Nearly 2.5 million men currently live with prostate cancer in the United States, yet little is known about diet after diagnosis and prostate cancer progression and overall mortality. Richman and colleagues conducted a prospective study among 4577 men initially diagnosed as having nonmetastatic prostate cancer to examine whether postdiagnostic intakes of saturated, monounsaturated, polyunsaturated, trans, animal, or vegetable fat were associated with risk of lethal prostate cancer (distant metastases or prostate cancer–specific death) and all-cause mortality. They found that among men with nonmetastatic prostate cancer, replacing carbohydrate and animal fat with vegetable fat after diagnosis is associated with reduced risk of all-cause mortality. In an Invited Commentary, Freedland discusses types of dietary fat and reduced prostate cancer mortality.
Red meat consumption has been consistently associated with an increased risk of type 2 diabetes mellitus; however, whether changes in red meat intake are related to subsequent diabetes risk remains unknown. Pan and colleagues evaluated the association between changes in red meat intake and diabetes risk in 26 357 men in the Health Professionals Follow-up Study (1986-2006), 48 709 women in the Nurses’ Health Study (NHS, 1986-2006), and 74 077 women in NHS II (1991-2007). The authors found that increasing red meat intake during a 4-year interval was associated with an elevated risk of type 2 diabetes over the subsequent 4 years in each cohort, and decreasing red meat intake was associated with reduced risk of type 2 diabetes over a long-term period. Evans discusses oxygen-carrying proteins in meat and risk of diabetes mellitus in an Invited Commentary.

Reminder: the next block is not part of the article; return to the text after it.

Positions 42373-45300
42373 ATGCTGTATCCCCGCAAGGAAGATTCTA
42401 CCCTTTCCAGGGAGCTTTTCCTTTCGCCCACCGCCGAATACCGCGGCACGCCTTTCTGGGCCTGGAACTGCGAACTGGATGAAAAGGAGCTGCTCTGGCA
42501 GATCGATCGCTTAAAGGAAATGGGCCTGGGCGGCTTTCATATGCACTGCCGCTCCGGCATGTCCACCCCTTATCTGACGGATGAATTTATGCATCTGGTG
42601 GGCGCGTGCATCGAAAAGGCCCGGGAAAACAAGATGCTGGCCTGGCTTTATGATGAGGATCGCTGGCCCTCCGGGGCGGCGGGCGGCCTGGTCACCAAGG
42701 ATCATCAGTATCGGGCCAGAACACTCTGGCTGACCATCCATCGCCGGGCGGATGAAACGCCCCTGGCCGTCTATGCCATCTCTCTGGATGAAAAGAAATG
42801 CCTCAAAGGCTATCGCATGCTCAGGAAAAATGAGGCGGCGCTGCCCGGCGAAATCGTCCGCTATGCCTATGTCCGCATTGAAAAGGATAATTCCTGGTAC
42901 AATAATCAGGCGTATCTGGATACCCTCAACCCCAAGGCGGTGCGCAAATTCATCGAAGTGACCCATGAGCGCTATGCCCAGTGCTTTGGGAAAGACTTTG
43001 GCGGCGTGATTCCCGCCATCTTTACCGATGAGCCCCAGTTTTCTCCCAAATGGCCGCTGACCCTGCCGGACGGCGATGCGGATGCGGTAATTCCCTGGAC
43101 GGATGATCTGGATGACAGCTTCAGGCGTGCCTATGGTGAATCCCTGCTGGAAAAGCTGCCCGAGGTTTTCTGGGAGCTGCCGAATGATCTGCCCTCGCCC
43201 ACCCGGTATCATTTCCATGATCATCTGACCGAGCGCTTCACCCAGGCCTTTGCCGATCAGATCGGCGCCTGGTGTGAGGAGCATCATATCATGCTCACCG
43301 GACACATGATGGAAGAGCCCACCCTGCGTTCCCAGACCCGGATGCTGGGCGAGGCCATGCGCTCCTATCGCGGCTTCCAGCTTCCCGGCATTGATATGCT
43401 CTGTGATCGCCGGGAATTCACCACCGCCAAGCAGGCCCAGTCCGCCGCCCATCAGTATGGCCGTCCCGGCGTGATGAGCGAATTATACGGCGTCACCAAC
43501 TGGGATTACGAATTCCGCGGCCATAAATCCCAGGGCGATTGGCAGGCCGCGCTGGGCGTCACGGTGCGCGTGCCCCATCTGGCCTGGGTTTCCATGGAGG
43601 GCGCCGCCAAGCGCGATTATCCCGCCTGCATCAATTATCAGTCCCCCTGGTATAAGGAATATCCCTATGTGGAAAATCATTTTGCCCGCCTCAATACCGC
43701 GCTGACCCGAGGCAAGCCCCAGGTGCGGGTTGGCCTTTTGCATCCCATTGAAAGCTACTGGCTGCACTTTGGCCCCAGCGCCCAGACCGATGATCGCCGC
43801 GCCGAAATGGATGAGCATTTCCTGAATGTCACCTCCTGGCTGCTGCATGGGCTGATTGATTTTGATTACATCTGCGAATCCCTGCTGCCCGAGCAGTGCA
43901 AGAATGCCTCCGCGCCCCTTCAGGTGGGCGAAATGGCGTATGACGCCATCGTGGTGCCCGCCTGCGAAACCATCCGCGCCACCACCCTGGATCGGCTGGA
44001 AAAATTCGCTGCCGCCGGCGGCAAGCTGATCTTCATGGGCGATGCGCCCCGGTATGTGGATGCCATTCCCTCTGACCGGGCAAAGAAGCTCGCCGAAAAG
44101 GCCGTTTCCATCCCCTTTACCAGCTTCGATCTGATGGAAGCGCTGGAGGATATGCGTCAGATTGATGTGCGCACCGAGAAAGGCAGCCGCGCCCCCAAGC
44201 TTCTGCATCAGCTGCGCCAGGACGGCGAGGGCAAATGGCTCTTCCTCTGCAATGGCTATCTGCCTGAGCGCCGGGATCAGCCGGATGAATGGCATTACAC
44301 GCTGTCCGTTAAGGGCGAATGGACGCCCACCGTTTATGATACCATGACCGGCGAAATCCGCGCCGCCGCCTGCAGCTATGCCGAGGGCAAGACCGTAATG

Early diagnosis of human immunodeficiency virus (HIV), prompt linkage to and sustained care, and antiretroviral therapy are associated with reduced individual morbidity and mortality and onward transmission of the virus. Hall and colleagues analyzed national HIV surveillance data to examine differences in percentages of persons living with HIV by sex, age, race/ethnicity, and transmission category at essential steps in the continuum of care. They found that the percentage of black patients in each step of the continuum was lower than that for white patients, but care and treatment differences were not statistically significant. Younger persons with HIV were less likely to be aware of their infection, receive care, or achieve viral suppression. In an Invited Commentary, Christopolous and Havlir consider the current state of HIV treatment and prevention.
Federal quality measures for hospitals focus on a small number of medical conditions, but whether performance on these conditions accurately predicts the quality of broader hospital care is unknown. Using national Medicare data from 2322 US hospitals, McCrum and colleagues examined whether mortality rates for 3 commonly reported medical conditions (acute myocardial infarction, congestive heart failure, and pneumonia) can be used as a signal of a hospital’s overall performance on mortality. They found that hospitals in the top quartile of performance on publicly reported conditions had a 3.6% lower absolute risk-adjusted mortality rate on a composite of 9 medical and 10 surgical conditions. In an Invited Commentary, Smith and Shannon discuss the implications of the findings for quality reporting and patients.
Highlights. JAMA Intern Med. 2013;173(14):1273-1275. doi:10.1001/jamainternmed.2013.6303